Lord Runcie said many women possessed the qualities sought in a priest. Their 'ability to bring men and women to God is tempered by the kind of tough gentleness which nourishes families and challenges the overbearing, neither authoritarian nor submissive'. Women's ordination might have the opposite effect to that forecast by opponents, he said. It could lead to 'more spiritual direction and perhaps less political advice' and to a return to 'a pastoral vision for the parish priest in place of the managerial business model'. These were things which for 'traditionalists' like himself were at the heart of the Church's needs for the future.
The Bishop of Sheffield, the Rt Rev David Lunn, said the root documents of their faith did not contain any statements that authorised the ordination of women. 'Might it just possibly be right that Our Lord, who was so dramatically revolutionary in his response to the world of His day, knew what he was about when he chose 12 men and gave a different ministry to women?'
Another opponent, the Bishop of Chichester, the Rt Rev Eric Kemp, said it was 'not a happy time to be a bishop'. He had already lost two good young priests and knew of more who would leave.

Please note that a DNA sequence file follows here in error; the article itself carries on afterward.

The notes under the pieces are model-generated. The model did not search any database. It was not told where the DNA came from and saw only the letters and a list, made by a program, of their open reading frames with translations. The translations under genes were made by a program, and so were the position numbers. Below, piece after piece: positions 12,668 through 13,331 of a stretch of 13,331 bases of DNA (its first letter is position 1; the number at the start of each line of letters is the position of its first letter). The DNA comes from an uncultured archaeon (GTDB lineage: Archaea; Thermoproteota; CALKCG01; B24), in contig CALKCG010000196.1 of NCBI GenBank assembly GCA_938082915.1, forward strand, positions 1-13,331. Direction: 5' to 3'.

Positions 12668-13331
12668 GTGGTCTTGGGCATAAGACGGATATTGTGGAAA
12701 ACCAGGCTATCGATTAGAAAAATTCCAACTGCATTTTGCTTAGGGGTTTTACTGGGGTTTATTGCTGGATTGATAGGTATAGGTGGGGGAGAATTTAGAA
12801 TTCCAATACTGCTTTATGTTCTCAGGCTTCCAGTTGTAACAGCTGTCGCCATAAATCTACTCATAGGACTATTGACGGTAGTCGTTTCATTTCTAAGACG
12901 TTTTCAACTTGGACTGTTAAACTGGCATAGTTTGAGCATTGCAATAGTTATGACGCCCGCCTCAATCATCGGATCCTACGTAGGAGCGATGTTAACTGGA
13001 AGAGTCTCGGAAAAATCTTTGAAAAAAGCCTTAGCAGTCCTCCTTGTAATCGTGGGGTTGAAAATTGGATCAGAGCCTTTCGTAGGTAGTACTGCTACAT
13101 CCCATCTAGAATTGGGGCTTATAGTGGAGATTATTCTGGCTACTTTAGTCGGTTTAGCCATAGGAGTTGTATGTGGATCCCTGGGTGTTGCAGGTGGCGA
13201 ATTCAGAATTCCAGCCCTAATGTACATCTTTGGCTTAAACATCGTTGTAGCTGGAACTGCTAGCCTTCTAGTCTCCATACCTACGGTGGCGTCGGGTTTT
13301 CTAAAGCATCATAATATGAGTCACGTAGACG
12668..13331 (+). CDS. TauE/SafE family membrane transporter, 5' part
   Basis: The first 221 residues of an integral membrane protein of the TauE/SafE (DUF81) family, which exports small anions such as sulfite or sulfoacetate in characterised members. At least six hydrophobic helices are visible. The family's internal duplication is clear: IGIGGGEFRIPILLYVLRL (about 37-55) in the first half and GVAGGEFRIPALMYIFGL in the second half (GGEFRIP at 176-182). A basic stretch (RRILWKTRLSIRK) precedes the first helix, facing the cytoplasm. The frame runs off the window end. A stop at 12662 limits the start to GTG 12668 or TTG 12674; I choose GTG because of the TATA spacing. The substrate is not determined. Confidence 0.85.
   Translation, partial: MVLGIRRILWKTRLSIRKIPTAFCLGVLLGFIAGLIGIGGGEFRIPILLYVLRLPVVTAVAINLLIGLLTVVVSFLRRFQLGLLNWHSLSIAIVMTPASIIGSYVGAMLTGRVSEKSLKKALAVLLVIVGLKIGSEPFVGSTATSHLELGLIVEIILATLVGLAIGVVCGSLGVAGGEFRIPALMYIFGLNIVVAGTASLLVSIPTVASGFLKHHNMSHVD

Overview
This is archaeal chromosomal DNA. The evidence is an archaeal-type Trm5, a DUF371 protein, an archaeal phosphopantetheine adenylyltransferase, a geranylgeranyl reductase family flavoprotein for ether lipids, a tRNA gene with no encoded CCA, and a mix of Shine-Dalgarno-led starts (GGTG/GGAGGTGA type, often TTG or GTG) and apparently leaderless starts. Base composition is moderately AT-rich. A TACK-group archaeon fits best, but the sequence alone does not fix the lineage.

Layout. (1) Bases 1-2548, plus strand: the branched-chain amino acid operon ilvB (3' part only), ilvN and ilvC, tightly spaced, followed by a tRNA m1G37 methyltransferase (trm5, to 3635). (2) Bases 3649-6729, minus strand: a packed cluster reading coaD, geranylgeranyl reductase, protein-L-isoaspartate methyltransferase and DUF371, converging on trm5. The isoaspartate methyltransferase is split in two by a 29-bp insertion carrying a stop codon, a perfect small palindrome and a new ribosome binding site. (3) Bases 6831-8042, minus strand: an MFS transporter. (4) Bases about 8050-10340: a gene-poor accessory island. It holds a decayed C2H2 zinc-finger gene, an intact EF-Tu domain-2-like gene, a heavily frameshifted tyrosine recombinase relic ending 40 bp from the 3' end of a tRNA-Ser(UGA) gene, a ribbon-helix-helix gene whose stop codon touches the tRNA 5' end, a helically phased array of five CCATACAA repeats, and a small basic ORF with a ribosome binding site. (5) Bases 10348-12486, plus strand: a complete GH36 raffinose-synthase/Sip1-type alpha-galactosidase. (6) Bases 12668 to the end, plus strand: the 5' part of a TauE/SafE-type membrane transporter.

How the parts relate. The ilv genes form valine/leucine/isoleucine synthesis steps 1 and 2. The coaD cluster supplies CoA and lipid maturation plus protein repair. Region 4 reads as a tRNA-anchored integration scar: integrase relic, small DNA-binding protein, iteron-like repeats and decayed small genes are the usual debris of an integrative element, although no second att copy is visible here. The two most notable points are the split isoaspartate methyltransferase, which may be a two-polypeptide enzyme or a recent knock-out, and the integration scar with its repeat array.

The Commons, meanwhile, remained pre-occupied with more temporal matters such as taxation and rail privatisation. At Prime Minister's Question Time, John Major kept open the possibility of tax rises in the Budget and defended last night's guillotining of MPs' further consideration of the Railways Bill. Parliament had spent 186 hours debating the Bill, he said. 'Hardly a negation of democracy.'
As the once-threatened rebellion over British Rail's right to bid to run services evaporated, John MacGregor, Secretary of State for Transport, said the Government accepted BR should be eligible to be a franchisee, but subject to 'confinements' to encourage employee-management buy-outs and new entrants to the business.
Brian Wilson, a Labour transport spokesman, attacked Mr MacGregor for claiming BR managers supported privatisation when, he said, they did not. Alluding to Mr MacGregor's private pursuits, he added: 'The Secretary of State may be a magician but he is not entitled to set himself up as a ventriloquist as well.'Reuse content